While so many of my peers twiddle their thumbs for the semester to start so they at least have something to do, I mostly just worry. The spring semester was hard enough. Right now, I am taking two summer courses and struggling through them. Not because of subject matter, but because it feels like a waste of my time.
People are bursting out into the streets in a pent-up release against years of systemic racial injustice. Millions of Americans stand to lose their homes in the coming weeks, on top of the countless already unemployed and without health insurance. The USPS is being defunded in an absurdly blatant ploy to suppress mail-in voting. Our country is being left completely vulnerable to a deadly pandemic that our federal government has floundered to contain at every angle.
Given all of this and so much more, how are we expected to perform at a high academic level through all of this turmoil when it’s only gotten worse? How am I, a poster child of privilege, whose only real task right now is finishing my degree, supposed to sit in my room and focus on a 10-point homework assignment when the world feels like it’s ending? Shouldn’t I be helping?
If you’ve ever dealt with depression, you would know that a common impact it can have on your mindset is a general sense of apathy towards every aspect of life. In fact, it is one of the key questions you’ll find on any given depression pamphlet that will usually ask something along the lines of, “Have you recently lost interest in some or most things that usually bring you enjoyment?”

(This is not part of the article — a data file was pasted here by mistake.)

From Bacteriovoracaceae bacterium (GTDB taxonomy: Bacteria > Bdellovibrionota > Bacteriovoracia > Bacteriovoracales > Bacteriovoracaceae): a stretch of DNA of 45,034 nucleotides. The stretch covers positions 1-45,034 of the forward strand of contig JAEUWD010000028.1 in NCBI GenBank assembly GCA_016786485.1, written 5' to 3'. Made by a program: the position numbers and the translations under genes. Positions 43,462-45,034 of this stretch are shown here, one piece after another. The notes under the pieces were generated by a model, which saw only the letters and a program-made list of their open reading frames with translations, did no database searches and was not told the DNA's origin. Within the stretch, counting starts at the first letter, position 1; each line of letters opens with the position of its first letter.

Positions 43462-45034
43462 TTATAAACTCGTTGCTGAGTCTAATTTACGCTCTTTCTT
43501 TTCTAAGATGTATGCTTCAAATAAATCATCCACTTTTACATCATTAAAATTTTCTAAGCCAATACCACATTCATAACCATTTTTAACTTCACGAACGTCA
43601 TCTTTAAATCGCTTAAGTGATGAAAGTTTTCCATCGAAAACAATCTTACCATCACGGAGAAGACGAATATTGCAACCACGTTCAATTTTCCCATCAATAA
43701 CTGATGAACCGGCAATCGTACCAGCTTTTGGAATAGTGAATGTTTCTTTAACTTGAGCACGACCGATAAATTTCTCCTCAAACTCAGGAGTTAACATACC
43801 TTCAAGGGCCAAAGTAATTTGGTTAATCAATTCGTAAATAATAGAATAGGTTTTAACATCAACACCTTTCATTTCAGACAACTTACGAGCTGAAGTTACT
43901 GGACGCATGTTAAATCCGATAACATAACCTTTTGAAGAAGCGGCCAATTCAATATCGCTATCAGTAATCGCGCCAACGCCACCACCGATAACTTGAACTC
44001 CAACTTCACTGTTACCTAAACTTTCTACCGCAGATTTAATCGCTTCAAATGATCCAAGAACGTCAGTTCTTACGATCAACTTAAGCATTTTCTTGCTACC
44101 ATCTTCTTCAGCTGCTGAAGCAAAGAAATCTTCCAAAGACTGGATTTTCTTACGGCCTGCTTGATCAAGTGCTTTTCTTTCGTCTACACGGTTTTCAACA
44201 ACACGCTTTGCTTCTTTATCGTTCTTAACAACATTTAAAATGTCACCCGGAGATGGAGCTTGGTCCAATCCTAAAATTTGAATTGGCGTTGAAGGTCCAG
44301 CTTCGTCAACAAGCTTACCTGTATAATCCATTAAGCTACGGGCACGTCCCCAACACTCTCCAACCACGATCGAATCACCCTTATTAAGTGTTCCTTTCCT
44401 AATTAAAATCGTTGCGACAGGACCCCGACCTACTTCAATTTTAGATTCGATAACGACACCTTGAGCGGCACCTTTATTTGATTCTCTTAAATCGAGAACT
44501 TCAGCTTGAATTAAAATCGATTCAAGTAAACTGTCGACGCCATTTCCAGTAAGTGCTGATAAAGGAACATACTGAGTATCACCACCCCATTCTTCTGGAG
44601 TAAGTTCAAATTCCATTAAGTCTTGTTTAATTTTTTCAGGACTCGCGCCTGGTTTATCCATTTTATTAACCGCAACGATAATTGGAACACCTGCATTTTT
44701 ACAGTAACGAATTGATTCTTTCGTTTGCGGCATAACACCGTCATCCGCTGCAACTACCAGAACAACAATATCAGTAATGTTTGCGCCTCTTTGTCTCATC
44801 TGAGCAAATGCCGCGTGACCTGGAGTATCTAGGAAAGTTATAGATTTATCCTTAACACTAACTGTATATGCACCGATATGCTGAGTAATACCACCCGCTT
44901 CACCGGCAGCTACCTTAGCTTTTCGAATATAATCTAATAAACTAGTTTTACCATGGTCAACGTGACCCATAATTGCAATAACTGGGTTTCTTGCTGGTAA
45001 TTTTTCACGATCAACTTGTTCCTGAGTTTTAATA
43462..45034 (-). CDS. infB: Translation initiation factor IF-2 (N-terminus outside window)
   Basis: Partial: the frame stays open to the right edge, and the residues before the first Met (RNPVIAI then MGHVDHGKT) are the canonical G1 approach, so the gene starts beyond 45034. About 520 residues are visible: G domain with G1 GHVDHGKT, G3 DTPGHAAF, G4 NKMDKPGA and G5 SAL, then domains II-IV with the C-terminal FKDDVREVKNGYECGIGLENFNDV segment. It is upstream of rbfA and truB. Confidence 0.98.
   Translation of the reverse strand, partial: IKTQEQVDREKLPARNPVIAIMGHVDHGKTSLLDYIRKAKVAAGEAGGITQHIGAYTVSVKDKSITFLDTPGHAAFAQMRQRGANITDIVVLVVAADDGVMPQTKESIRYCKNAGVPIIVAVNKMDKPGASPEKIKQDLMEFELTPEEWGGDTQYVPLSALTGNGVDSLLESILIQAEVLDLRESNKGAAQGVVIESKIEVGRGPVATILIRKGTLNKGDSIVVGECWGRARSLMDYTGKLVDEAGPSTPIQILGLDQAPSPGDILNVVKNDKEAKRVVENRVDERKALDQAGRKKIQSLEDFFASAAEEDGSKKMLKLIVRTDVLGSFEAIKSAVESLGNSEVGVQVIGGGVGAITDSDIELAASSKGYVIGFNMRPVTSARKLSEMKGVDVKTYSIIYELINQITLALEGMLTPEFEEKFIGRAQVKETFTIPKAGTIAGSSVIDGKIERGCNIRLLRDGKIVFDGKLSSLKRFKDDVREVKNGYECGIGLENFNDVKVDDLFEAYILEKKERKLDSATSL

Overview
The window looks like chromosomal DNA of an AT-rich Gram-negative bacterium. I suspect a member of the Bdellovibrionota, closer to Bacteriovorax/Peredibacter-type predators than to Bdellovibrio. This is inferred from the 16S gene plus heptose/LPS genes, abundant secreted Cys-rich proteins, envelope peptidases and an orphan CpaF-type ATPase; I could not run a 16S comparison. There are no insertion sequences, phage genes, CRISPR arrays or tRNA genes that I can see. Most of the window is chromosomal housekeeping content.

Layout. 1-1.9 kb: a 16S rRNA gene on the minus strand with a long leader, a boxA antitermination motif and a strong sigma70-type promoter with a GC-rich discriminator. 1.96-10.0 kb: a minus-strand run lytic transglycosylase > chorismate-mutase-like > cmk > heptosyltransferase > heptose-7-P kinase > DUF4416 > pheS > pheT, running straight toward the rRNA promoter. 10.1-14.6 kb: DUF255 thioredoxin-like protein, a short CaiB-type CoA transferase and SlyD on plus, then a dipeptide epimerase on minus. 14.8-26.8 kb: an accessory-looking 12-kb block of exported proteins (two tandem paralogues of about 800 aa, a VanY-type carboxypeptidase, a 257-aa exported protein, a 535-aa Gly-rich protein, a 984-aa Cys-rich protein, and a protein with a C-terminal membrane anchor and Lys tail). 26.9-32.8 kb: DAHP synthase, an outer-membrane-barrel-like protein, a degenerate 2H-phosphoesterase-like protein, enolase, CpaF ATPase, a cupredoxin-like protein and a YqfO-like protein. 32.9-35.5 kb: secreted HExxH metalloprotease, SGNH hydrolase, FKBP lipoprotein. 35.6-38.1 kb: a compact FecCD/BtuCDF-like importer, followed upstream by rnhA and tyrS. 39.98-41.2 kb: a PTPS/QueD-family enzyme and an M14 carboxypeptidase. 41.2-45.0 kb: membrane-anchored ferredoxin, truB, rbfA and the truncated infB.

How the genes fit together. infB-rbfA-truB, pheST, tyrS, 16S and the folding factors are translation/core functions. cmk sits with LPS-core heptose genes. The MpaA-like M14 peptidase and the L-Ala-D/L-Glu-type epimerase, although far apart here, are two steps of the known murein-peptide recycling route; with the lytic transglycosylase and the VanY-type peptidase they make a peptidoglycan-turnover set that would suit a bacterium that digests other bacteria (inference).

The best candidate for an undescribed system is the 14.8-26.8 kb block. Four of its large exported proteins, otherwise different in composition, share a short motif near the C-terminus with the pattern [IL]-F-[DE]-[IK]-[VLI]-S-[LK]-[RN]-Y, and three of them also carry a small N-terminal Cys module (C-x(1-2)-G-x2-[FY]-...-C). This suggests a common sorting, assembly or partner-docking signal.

But in this scenario, they’re asking you about life when you don’t have this constant sense of dread looming above you. Asking about losing interest in hobbies feels comically demure under current conditions. Who hasn’t lost interest in the things that used to bring them joy? How do you seek joy when there is so much suffering? What was once supposed to be a helpful indicator of a potential mental illness feels like a slap to the face given our new reality. What is the guideline for how much we’re supposed to care for anything nowadays? Hilariously, I don’t think that my line of thinking is caused by my depression. I think this time the entire world is being forced to understand what it is like.
The semester is starting back up again in two weeks, and though most instruction is still online, there will be a noticeable shift in morale. The spring semester was new and scary, but there was the faint possibility that it could just be a temporary blip in our college experiences and life itself. We all entertained the idea of it being over, someday in the future. I don’t think I have to explain to you now that through the sinister inaction of our government and the thousands of deaths that are accumulating are indicators of a much longer, more permanent trajectory this will have on our lives and the history of this country.
So to all of my fall professors, I apologize in advance for the mediocre work I may submit. I will definitely still feel a twinge of shame when I forget to turn something in, but I am sure you feel me when I say that I don’t think I can be bothered to really give a shit.